Is Holding Hands in the Liturgy OK?
Is it a Church rule that we are not supposed to hold hands during the Our Father at Mass? Catechist
Holding hands during the sacred liturgy is quite foreign to the Roman Rite. Nowhere in the rubrics has it ever been indicated that either the ministers or the faithful should join hands.
Joining hands is practised in some Protestant and Charismatic services, in small prayer groups and at grace before meals.
When we Catholics celebrate any liturgical rite, most particularly the Mass, we act in conformity with what the rest of the Church does. We are not a small prayer group or, in some way, a parish differentiated from the universal faithful. Our gestures and bodily postures are guided by the General Instruction of the Roman Missal which tells us when to stand, kneel, bow, how to receive Communion, and so on. It is nice to know that Catholics in all parts of the world do what we do, and so provide a sign of our unity.
Some argue that there is nothing wrong in holding hands at the Our Father, as it emphasises our togetherness as children of God. Others argue that holding hands in any way may be awkward for people with arthritis or other sensitivities. Others ask why hold hands during the Our Father only; why not throughout the Mass which is itself an act of worship of the Father? The result of such indecision can make some individuals unhappy at Mass, the very place where they should find, as Vatican II proposed, “a noble simplicity…short, clear and unencumbered by useless repetition and within the people’s powers of comprehension and normally not require much explanation” (Constitution on the Sacred Liturgy, 34).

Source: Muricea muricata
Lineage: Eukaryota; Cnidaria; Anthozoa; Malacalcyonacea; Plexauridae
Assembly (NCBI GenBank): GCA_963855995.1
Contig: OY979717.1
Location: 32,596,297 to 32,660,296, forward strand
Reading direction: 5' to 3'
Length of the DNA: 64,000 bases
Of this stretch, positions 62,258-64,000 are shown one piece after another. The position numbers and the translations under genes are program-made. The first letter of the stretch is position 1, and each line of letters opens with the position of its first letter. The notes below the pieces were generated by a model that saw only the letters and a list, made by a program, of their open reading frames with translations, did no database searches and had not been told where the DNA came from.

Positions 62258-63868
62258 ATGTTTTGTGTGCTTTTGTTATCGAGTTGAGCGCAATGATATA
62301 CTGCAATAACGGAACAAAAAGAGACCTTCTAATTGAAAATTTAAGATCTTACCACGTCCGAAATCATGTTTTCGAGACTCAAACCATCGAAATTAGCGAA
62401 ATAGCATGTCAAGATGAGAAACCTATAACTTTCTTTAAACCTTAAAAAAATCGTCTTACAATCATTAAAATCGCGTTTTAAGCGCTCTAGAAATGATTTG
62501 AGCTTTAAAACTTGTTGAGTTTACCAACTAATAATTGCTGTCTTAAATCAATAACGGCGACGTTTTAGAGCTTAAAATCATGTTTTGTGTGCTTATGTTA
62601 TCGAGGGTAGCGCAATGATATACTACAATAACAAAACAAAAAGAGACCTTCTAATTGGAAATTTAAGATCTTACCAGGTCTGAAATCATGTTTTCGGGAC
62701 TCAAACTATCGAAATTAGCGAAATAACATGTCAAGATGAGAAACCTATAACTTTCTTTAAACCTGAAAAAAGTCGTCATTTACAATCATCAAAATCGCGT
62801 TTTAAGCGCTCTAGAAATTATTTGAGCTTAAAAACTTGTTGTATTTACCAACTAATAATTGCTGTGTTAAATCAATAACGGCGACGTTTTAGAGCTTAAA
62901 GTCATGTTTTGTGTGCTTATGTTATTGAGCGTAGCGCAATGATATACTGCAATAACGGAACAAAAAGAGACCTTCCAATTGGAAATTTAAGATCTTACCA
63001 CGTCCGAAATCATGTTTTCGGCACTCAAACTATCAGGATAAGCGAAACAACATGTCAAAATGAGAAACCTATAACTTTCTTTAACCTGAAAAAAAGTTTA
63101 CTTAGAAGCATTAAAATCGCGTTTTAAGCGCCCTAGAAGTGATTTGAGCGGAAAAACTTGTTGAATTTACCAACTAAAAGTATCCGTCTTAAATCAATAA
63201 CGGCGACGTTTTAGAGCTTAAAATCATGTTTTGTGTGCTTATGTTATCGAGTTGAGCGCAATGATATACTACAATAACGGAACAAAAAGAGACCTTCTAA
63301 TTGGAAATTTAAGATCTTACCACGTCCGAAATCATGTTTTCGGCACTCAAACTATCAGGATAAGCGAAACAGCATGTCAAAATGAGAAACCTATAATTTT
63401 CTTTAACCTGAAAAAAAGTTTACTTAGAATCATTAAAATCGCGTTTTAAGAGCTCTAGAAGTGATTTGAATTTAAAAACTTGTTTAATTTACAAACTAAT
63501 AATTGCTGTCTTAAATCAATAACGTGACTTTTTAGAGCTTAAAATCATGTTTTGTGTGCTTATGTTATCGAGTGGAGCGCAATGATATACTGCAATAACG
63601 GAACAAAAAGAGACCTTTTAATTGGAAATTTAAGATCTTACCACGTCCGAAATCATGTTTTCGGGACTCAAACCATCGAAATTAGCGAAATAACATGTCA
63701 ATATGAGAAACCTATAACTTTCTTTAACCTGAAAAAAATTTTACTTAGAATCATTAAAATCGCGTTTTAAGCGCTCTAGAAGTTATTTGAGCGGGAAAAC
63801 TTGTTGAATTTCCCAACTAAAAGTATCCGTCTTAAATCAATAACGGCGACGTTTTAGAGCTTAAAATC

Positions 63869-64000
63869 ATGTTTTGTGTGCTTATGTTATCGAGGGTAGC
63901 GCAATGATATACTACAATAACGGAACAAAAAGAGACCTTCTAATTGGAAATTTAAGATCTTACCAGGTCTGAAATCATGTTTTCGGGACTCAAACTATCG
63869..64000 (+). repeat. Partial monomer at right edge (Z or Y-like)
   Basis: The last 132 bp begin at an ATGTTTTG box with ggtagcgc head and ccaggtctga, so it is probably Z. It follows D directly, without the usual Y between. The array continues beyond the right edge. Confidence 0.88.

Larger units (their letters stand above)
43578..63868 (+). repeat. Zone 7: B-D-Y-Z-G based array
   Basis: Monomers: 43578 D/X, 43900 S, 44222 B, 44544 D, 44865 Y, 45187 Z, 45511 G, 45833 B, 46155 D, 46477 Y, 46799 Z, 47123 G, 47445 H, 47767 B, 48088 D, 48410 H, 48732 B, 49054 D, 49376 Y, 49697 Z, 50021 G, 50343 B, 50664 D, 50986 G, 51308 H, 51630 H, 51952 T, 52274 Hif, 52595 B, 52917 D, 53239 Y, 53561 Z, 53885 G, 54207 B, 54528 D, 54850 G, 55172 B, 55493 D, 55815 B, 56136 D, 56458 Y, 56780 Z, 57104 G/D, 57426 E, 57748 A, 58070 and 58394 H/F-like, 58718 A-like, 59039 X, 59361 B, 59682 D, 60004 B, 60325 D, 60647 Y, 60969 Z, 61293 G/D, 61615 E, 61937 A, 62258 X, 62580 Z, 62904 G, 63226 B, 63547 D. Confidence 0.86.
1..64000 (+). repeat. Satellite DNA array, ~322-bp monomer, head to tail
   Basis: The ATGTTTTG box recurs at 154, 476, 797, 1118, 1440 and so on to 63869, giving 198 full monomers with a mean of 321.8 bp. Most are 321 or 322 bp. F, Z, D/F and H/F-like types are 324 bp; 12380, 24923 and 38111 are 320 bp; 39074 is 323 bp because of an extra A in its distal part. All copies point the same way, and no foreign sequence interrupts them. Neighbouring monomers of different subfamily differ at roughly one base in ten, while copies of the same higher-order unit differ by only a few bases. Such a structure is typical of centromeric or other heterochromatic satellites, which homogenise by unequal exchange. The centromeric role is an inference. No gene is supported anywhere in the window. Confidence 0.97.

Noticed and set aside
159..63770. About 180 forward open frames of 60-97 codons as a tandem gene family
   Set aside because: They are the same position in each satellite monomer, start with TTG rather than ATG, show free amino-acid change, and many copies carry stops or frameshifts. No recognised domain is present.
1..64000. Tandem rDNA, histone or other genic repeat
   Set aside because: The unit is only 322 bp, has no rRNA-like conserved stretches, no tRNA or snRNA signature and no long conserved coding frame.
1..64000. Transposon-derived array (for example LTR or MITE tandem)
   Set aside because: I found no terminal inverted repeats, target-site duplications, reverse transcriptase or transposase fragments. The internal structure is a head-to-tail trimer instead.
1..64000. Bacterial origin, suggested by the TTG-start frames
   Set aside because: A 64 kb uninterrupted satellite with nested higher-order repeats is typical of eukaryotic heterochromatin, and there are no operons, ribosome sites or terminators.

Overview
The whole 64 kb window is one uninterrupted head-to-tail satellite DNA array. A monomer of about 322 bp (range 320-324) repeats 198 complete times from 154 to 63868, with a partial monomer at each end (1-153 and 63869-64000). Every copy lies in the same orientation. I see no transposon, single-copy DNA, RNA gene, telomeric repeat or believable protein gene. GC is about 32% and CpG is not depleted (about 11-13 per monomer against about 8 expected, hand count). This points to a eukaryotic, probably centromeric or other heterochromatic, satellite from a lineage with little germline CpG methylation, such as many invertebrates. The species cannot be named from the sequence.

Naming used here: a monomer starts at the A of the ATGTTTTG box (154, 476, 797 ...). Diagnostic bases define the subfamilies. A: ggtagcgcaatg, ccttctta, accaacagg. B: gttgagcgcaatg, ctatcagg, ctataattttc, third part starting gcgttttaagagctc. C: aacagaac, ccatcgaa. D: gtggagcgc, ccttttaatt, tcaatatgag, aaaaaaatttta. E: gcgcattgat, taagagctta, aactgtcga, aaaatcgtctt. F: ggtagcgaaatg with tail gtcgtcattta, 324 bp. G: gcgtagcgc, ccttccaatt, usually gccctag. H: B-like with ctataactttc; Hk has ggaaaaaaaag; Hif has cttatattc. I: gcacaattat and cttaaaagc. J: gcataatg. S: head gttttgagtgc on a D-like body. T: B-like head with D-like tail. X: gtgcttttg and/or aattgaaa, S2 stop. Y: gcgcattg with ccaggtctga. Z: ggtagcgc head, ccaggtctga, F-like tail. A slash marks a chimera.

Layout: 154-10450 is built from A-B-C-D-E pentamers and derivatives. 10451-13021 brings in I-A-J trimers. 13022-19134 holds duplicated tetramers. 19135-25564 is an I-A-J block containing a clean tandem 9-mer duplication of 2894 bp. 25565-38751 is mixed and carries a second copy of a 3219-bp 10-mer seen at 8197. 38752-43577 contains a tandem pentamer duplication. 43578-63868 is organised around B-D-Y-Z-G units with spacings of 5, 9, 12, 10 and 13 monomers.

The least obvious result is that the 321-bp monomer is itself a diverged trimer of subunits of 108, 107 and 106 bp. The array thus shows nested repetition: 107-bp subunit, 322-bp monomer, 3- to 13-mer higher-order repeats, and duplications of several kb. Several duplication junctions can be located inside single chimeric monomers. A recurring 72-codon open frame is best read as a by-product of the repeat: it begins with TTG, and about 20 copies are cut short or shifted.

The Sacred Congregation for the Sacraments and Divine Worship was asked in 1975 whether the practice of holding hands by the faithful during the Our Father was in order. It discouraged it saying: “It is a liturgical gesture introduced spontaneously but on a personal initiative; it is not in the rubrics” (226).
So, it seems that priests or others who support the holding of hands in this case do so only on a personal initiative which is unapproved in general terms.
When the celebrant recites the Our Father, he raises his hands in the prescribed way. If there are many priests concelebrating they also adopt this prayerful posture. They do not join hands which, if it was meant to be a meaningful liturgical gesture, they would surely do.
To sum up: we are not supposed to hold hands at the Our Father but in some parishes it is done, which is a deviation from the norm. It is up to the parish priest and people to motivate how they justify doing it.